Shimokitazawa is an area of Tokyo we had read about in travel blogs, but hadn't featured too much in any of the tourist maps or guide books we'd seen. But it ended up being one of my favourite areas. A small pedestrianised area of winding narrow streets lined with small vintage and independent shops. My idea of heaven. Whilst at first glance we could have been back in East London, once inside you got a real feel for the effortlessly cool Japanese style. Chris had quite a challenge tearing me away from the small, dimly lit treasure caves. I was in my element and had we not been backpacking would have left with an amazing 70's
suede cape. Not quite your essential travelling garment.
From Shimokitazawa we jumped on the metro and travelled back to Shibuya to see the crossing by day. Unbeknownst to us, we found ourselves in Tokyo during a national holiday and the streets around the crossing were packed with locals and tourists out celebrating. This made for an even busier crossing! We got to see some local rituals with processions of people carrying golden ornate statues. Although we are still not entirely sure what we were witnessing, it was great to be swept up in the energy of the day and the occasion.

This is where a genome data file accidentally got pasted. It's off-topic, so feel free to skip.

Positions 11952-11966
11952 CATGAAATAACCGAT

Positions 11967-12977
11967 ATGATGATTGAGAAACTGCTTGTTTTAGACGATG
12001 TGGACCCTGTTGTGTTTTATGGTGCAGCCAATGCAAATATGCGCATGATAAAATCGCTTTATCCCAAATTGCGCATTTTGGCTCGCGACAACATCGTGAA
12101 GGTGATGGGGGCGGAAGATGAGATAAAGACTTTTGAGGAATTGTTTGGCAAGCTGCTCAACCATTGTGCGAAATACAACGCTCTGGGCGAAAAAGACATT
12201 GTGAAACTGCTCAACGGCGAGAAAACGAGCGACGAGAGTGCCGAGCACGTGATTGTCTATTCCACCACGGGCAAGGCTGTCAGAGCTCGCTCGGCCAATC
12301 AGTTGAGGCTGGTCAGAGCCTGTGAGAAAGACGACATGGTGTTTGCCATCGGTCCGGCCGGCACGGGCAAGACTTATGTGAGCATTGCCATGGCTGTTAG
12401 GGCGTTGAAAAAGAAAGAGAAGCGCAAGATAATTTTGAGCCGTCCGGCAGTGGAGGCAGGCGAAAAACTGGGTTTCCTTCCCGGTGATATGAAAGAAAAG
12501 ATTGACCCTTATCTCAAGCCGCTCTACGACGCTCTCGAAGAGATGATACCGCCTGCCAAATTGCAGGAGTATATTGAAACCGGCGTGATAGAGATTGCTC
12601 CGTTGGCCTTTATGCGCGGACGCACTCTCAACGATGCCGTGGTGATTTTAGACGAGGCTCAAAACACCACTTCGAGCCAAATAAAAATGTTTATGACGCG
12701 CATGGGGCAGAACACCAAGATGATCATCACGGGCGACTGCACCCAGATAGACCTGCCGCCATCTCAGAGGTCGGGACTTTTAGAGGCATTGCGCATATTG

In the evening we ventured to Golden Gai, an area made up of 6 narrow dimly lit alleys lined with almost 200 tiny bars. On first sight, the area looks very dingy and ramshackle but actually you find yourself immersed in the Japanese drinking culture. All the bars are unique, with many reserved for regular locals only. We ended up there on a Sunday on a bank holiday weekend so many of the bars were closed. However we were beckoned into one by a friendly Japanese barman called Shohei, who on only his second day at the
Japanese gardens of Shinjuku Gyoen National Garden
bar seemed keen for the company. The bar was typical of Golden Gai, with seating for only room 3 customers. We spent the next few hours learning about Shohei's life on Kyushu, one of Japans islands, drinking beer and attempting to master a few phrases in Japanese. A great way to spend to our Sunday evening!! Monday 21st September 2015